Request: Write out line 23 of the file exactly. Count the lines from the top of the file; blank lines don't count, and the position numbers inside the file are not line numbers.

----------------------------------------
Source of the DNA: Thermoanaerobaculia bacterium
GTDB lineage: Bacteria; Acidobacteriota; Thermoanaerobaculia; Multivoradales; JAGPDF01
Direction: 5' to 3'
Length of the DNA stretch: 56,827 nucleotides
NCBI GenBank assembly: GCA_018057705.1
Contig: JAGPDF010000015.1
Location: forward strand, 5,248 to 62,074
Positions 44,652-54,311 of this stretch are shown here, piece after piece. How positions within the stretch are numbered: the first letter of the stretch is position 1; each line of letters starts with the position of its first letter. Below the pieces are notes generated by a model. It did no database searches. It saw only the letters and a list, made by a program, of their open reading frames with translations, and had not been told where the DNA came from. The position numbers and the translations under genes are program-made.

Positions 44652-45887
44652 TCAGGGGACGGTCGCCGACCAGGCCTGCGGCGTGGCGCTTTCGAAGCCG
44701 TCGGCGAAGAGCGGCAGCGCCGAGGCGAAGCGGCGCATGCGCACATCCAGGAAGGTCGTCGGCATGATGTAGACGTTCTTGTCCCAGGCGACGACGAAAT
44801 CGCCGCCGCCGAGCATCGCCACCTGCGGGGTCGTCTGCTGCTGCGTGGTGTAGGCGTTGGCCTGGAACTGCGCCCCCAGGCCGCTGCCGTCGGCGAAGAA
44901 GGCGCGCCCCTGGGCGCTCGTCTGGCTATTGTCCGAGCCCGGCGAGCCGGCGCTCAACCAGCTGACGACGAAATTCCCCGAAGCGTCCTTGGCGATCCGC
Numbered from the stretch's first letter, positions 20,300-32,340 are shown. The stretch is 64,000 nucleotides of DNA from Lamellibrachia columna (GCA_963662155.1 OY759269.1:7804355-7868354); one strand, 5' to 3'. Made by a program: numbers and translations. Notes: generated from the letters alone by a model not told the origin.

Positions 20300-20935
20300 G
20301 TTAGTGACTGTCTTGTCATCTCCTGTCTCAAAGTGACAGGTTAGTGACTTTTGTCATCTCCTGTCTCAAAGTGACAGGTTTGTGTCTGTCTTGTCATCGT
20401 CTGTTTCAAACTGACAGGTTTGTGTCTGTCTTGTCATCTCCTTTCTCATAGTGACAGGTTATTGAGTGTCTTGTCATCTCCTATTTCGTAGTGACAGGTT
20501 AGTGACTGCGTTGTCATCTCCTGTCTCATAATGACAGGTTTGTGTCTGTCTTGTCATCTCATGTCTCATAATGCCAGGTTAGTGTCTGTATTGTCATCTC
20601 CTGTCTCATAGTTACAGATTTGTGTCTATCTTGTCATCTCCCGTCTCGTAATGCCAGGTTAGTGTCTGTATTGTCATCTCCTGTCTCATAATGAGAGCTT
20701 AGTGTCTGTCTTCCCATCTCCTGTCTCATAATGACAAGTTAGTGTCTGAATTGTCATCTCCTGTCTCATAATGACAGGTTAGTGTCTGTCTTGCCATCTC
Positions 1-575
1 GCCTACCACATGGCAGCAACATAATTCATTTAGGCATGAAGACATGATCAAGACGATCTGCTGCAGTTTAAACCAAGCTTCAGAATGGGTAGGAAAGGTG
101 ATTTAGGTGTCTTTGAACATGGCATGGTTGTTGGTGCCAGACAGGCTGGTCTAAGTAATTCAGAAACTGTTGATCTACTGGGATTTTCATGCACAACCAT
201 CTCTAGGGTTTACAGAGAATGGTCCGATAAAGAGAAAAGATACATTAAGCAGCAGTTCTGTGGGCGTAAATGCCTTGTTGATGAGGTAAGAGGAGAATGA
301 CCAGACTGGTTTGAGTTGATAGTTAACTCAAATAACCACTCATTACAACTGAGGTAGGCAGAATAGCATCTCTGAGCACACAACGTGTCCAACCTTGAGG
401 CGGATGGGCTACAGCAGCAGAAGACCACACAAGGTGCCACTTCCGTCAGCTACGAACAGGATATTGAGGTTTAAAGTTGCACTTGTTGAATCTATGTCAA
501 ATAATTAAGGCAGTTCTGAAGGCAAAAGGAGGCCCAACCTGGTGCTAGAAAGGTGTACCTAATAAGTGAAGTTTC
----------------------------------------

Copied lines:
1 GCCTACCACATGGCAGCAACATAATTCATTTAGGCATGAAGACATGATCAAGACGATCTGCTGCAGTTTAAACCAAGCTTCAGAATGGGTAGGAAAGGTG